Governments’ arguments for removing large notes include reductions in tax evasion and welfare fraud, and reducing liquidity available to fund criminal activities.
But regular people like cash. It’s private, liquid and instantaneous, fosters trust in transactions and can be relied on in emergencies.
Here’s another funny thing; demand for cash in Australia increased in October 2008, just following the Global Financial Crisis, even though our banking system was left largely unscathed.
An RBA report noted this increase and also noted that only about 20% of the increase in demand could be accounted for by increases in bank account deposits, with the report concluding that a potential reason was that people must be hoarding cash to protect themselves against a potential bank failure.
So, where are we now?
Our transactional system is more and more a cashless process, and people are adjusting to that by carrying less cash, whilst at the same time protecting themselves against the rise of this system by holding more high value notes.
That tells me people don’t trust the current system; think there is some risk they could get swindled or the actions of others could put their hard-earned at risk.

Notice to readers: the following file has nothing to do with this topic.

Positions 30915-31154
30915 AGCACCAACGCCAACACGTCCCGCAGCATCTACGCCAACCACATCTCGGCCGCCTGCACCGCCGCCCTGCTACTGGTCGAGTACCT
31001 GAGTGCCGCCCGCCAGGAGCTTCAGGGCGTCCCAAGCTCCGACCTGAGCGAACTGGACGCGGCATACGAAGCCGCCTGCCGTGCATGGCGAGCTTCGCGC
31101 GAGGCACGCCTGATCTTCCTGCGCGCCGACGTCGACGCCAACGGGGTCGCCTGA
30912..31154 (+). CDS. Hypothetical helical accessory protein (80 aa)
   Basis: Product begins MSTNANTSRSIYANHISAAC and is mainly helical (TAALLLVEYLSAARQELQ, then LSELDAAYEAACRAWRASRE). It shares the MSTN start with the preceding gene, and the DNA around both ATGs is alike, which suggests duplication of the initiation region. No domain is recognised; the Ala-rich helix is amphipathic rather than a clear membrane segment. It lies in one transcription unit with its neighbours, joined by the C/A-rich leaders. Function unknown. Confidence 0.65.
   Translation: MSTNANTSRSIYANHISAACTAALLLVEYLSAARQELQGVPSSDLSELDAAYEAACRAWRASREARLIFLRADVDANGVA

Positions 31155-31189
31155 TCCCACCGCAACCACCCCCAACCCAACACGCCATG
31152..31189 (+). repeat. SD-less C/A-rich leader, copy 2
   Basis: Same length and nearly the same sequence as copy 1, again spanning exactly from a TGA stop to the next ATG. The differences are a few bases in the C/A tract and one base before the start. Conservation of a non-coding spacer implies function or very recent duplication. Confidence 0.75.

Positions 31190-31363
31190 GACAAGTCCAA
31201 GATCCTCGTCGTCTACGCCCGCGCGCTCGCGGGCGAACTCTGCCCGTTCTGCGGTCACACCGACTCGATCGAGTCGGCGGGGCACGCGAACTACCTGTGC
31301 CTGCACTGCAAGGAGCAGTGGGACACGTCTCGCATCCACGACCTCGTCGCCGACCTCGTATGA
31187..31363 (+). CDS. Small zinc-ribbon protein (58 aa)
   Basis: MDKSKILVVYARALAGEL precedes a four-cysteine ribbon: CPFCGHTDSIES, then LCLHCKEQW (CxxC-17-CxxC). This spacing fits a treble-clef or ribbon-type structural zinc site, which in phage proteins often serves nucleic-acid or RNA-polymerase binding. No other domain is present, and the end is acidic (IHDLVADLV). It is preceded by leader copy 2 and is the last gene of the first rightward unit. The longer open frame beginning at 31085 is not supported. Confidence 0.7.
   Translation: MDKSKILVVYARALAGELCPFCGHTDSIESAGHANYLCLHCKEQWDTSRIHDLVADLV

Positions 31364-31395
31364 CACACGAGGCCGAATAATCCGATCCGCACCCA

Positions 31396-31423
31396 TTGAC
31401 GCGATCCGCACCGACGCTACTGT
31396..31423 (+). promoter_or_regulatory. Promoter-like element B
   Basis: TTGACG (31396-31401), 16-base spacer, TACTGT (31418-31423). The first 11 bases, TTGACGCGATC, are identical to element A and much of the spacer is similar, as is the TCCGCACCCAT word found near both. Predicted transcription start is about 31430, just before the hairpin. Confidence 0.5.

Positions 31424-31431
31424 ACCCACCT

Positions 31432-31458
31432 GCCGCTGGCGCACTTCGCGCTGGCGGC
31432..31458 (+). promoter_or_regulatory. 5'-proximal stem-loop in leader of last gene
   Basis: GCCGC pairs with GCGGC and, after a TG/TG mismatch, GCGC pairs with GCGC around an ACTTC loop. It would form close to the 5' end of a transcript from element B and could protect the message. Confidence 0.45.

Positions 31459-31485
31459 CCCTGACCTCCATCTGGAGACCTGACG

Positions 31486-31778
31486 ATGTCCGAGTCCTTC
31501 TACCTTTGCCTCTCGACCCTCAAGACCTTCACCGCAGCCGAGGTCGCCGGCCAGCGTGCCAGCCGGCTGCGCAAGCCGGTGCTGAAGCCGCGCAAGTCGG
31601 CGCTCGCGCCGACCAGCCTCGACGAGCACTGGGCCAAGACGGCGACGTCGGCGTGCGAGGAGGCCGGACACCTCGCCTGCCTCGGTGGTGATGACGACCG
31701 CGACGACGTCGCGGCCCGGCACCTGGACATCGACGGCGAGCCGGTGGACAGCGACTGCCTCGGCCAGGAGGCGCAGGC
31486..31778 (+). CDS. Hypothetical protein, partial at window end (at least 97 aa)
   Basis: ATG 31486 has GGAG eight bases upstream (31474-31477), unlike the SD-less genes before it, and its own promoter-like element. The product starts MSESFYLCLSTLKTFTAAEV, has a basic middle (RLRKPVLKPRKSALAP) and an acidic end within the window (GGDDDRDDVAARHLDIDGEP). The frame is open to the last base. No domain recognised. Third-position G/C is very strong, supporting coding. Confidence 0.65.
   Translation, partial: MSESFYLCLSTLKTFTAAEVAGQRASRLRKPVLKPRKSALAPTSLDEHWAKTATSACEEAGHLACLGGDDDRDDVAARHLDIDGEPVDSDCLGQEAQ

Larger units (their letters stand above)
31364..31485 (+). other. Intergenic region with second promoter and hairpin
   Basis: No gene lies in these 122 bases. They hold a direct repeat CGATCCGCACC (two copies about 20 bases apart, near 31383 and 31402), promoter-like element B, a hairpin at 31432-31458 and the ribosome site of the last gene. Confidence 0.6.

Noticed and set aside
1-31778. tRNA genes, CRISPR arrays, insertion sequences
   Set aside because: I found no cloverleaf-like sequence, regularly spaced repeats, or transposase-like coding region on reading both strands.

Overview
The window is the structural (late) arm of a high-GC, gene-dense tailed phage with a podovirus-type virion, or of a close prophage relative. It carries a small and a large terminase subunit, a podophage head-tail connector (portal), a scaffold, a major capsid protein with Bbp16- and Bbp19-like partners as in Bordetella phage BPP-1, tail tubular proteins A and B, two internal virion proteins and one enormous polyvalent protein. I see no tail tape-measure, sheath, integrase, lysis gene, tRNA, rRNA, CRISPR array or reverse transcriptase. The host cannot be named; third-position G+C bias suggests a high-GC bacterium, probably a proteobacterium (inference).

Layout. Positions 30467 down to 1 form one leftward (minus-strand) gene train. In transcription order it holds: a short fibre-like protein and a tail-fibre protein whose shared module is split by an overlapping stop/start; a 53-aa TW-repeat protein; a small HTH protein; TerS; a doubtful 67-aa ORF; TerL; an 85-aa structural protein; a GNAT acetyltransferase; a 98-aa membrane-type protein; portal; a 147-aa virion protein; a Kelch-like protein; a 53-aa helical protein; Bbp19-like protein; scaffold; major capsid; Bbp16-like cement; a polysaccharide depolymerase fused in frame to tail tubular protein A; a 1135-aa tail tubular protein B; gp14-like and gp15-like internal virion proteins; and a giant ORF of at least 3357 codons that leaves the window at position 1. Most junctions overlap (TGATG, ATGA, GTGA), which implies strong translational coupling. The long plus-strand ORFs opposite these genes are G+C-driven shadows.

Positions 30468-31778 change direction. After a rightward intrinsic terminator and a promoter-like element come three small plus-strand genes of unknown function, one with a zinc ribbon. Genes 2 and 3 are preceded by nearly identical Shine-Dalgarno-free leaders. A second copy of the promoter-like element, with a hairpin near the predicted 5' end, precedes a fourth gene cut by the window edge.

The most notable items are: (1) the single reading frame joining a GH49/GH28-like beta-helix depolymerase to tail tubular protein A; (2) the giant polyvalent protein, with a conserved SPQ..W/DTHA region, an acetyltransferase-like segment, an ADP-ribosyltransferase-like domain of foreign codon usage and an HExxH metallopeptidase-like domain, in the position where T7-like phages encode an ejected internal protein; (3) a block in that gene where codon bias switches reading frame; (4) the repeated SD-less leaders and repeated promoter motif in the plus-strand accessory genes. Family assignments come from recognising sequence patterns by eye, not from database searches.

This is a common concern; that the banks, who hold our cash for us, will somehow mess things up to a large enough degree that we wouldn’t be able to get our money out. And this is when bank runs occur.
Think, lines of people stretching out of the door of the bank as customers in a panic try to get their cash out before the cash is all gone….
And that’s what all the hullabaloo about banks being under pressure from the authorities at the moment regarding investment loans and interest only home loans is about; the fear that banks will lend poorly, get it badly wrong, begin to fail and experience a bank run.
Our regulators; the Australian Prudential Regulation Authority (APRA) and the Australian Securities and Investments Commission (ASIC); are putting the acid on the banks to do the following: